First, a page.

Chinese tea bowl sets record price at NY auction

By Bi Nan ( ) Updated: 2016-09-20 11:29:09

Chinese tea bowl sets record price at NY auction

This tenmoku "oil spot" Jian tea bowl set an auction record for a Jian kiln item. [Photo/]

A tenmoku "oil spot" Jian tea bowl dating from the Southern Song Dynasty (1127-1279) sold for more than $11.7 million at auction Thursday, setting a new world record for a Jian kiln item, during Christie's Asian Art Week in New York. .

The tea bowl, with thick iridescent black glaze suffused with a dense pattern of variegated iridescent "oil spots", has a mouth rim mounted with a metal band. The bowl was owned by the Japanese Kuroda family and auctioned at the sale, The Classic Age of Chinese Ceramics: The Linyushanren Collection, Part II. The auction presented 28 lots from ancient China's most notable kilns, including the Jun, Ding, Yue, Longquan and Jizhou, spanning the centuries from the Five Dynasties (AD 907-960) to the early Ming Dynasty (1368-1644).

Jian zhan, or Jian tea cup (bowl) was an imperial tea set used by the royal court. Tea bowls produced by the Song Dynasty (AD 960-1279)'s Jian kiln are always regarded as highly precious due to their elegant appearance, innovative craft and rich cultural connotation.

There are only dozens of precious "oil spot" tea bowls left and most are in collections in Japan. According to Peking Times, the tea bowl's buyer is said to be a Chinese collector.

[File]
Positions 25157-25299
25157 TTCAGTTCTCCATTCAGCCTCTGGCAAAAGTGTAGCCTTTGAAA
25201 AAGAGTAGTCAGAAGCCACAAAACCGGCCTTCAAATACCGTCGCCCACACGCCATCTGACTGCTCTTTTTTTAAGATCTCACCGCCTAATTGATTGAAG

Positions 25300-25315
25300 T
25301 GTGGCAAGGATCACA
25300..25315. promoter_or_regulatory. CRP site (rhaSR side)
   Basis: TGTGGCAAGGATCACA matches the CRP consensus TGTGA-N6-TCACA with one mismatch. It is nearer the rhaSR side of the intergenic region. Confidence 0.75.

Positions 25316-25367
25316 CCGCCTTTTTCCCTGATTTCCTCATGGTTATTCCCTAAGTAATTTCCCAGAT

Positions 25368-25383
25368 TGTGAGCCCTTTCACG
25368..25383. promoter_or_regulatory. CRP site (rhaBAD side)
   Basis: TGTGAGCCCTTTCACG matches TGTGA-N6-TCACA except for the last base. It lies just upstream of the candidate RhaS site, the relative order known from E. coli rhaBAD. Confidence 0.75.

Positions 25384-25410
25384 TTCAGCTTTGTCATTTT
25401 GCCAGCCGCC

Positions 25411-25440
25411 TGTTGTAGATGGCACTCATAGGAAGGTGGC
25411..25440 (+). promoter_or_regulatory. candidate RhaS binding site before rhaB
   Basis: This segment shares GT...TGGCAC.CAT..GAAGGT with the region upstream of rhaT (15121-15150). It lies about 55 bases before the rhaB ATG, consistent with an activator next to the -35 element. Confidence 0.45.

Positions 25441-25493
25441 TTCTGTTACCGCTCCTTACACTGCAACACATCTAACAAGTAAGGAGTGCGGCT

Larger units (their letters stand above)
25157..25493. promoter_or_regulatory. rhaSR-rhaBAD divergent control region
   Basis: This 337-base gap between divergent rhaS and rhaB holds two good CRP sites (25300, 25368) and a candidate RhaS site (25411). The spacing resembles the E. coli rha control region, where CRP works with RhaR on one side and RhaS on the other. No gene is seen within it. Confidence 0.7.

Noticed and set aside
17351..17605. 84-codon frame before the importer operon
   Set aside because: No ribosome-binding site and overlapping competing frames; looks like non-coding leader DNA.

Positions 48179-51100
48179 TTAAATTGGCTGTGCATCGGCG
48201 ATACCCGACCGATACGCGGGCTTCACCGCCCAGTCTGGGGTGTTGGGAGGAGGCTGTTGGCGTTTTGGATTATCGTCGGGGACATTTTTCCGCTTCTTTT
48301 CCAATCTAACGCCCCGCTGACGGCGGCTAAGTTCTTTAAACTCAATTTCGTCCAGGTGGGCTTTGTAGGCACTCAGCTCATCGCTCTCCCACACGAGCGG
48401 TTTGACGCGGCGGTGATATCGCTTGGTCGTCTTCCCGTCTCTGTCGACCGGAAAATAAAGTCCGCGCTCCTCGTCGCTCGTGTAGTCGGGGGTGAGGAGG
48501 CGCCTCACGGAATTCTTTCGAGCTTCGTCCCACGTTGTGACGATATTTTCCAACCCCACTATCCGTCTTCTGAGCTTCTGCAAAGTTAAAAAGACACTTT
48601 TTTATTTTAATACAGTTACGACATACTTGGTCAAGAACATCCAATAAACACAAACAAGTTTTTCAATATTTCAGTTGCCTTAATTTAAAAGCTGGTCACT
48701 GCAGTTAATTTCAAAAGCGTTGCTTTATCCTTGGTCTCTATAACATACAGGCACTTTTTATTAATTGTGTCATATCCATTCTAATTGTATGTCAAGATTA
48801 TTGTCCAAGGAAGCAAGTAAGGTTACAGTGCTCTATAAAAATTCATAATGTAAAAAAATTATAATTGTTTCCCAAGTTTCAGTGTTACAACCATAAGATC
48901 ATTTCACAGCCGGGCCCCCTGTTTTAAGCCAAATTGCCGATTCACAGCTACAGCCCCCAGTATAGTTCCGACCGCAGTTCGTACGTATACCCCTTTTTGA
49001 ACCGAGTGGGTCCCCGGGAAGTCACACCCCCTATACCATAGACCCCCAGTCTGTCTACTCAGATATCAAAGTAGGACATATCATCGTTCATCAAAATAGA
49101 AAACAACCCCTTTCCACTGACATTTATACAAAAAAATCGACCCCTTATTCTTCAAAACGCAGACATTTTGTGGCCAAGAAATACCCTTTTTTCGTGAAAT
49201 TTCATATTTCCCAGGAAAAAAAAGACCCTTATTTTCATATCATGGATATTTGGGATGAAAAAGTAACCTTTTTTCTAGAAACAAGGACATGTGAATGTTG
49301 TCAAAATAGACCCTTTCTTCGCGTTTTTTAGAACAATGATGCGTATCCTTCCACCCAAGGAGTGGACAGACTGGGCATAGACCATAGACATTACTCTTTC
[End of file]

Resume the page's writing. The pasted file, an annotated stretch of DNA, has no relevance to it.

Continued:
Another highlight of Christie's Asian Art Week, is Collected in America: Chinese Ceramics from The Metropolitan Museum of Art, which offered over 400 lots of fine Chinese ceramics ranging from Song Dynasty Jun ware, to blue-and-white porcelains from the Ming and Qing (1644-1911) dynasties and domestic and export items from the Kangxi, Yongzheng and Qianlong periods, didn't perform quite as well.

According to art connoisseur and investment advisor Liang Xiaoxin, the auction lots from the Met's sale are above average quality in a whole, and except for several pieces, like peachbloom-glazed vases from the Kangxi period and several large five-color porcelains, others are below average in quality. "The Chinese porcelains from the Met are almost all from donations, with different qualities and varieties", Liang said.

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